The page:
BB1227 :  Singing High, High, Low

Tuesday 28th August 2012

Do you remember Brian Johnson?  

I mean the singer, not Brian Johnston, the redoubtable cricket commentator.

If you are under 60, it is unlikely.  

Back in the early days of the Eurovision Song Contest, the UK generally did quite well and the aforementioned singer actually came second in 1960.  

You can watch the video at British Entry.  If this don't get you whistling, nowt will!  But do listen out for the Truck Driver's Gear Change.

Brian Johnson

What’s the relevance to today’s outing?  Well there were three of us, Bryan, me and my now Dorset-based university pal and occasional BOOTboy, Tim, whom we had asked to suggest a destination.  To our amazement he burst into a hitherto unknown adaptation of Johnson’s Euro-song: High, High, High:

I’m thinking High, High, High
Not so low, low, low
High Street, my feet, is where they want to go
From here, Kentmere, I’m told is good and so
I pray, the way to me show, show, show.

How could we refuse?  Initially I was a little worried that it might be a bit too strenuous for him but then he started discussing with Bryan the various expeditions they had been on- Himalayas, including Everest base camp, the highest point in Africa and the highest point in Europe.  I felt quite outclassed.  I haven’t even done the highest in the UK - Lochnagar is my upper limit at a miserly 3,789 feet.  More like High, High, Low.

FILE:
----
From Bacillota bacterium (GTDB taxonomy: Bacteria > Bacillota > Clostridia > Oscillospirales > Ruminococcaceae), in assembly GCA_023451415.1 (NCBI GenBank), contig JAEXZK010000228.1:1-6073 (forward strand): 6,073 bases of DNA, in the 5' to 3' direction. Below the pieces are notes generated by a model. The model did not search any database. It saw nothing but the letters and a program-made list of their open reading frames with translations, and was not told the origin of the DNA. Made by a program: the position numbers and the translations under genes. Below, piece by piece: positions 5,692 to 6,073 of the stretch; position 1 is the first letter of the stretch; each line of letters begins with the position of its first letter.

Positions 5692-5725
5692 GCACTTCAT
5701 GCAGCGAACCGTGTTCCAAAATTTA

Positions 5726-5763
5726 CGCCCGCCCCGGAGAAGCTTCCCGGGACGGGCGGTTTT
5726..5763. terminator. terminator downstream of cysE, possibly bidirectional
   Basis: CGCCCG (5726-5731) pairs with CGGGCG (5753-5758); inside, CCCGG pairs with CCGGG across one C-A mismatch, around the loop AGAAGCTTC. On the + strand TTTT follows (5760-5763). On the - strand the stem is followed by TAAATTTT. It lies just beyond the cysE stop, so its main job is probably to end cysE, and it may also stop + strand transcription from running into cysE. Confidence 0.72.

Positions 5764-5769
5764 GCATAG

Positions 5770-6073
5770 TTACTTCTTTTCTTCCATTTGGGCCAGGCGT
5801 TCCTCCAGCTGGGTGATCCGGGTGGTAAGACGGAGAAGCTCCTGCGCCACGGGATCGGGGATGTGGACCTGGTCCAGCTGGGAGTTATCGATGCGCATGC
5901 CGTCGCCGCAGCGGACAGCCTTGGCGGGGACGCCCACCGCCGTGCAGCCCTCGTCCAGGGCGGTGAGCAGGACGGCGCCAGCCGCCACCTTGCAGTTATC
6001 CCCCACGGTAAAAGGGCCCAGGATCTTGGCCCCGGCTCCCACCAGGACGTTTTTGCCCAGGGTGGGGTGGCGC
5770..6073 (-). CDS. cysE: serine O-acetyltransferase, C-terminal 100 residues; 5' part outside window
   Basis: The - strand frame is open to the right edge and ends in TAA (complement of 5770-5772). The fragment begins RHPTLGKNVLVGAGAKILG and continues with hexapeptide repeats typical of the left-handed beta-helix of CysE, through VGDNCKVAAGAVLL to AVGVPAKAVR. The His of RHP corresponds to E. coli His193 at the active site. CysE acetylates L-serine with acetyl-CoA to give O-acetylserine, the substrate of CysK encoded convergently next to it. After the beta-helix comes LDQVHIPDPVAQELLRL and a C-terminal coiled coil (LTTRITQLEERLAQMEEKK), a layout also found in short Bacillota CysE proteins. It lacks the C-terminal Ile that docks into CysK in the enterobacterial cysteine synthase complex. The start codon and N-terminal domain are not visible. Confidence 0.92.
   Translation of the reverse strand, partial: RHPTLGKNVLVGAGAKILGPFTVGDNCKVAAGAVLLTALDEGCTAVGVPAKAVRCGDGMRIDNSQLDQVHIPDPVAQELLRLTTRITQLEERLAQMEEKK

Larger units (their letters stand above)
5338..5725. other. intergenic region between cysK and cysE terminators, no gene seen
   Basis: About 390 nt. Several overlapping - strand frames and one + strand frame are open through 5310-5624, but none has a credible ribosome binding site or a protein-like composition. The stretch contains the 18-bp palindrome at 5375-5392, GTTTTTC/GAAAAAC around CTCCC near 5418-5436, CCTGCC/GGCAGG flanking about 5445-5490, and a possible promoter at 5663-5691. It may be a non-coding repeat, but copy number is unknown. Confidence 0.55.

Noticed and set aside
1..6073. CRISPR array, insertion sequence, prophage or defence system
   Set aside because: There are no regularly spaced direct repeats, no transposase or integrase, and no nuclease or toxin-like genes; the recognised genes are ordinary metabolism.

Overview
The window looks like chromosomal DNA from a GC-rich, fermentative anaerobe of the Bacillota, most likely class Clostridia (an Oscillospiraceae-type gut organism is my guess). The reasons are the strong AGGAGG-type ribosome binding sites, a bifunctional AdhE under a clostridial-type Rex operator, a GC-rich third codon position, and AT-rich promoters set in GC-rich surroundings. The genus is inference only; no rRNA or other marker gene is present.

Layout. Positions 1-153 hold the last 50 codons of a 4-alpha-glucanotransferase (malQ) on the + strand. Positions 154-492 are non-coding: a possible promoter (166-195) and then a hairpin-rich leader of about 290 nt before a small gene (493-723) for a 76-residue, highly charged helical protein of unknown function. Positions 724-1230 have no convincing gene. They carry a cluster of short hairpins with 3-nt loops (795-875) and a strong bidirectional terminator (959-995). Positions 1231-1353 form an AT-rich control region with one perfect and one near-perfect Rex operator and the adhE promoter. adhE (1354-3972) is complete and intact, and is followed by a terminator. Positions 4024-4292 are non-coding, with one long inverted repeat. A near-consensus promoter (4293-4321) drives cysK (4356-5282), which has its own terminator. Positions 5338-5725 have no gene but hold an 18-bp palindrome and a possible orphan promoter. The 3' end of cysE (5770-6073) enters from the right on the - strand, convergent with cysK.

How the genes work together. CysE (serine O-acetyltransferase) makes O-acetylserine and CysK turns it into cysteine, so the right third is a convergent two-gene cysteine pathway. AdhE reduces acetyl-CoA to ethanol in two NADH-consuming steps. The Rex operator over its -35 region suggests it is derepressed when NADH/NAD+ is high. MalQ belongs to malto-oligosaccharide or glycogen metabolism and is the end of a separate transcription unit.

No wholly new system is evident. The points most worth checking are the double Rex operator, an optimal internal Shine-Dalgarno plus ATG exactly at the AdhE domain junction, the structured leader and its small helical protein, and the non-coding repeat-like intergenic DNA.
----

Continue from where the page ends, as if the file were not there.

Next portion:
Consequently, I then burst into song with a second verse:

They’d been high, high, high
I’d stayed low, low, low
They’d breast Everest and Kilimanjaro
And Mont le Blanc or Monti Bianco
But Lochnagar was as high as I did go.

Kentmere Institute

Garburn Pass

So, whilst the two Margarets (Tim’s and mine) were plotting an excursion around the lower part of the Kentmere valley, we strode up the Garburn Pass until we came to Bryan’s short cut.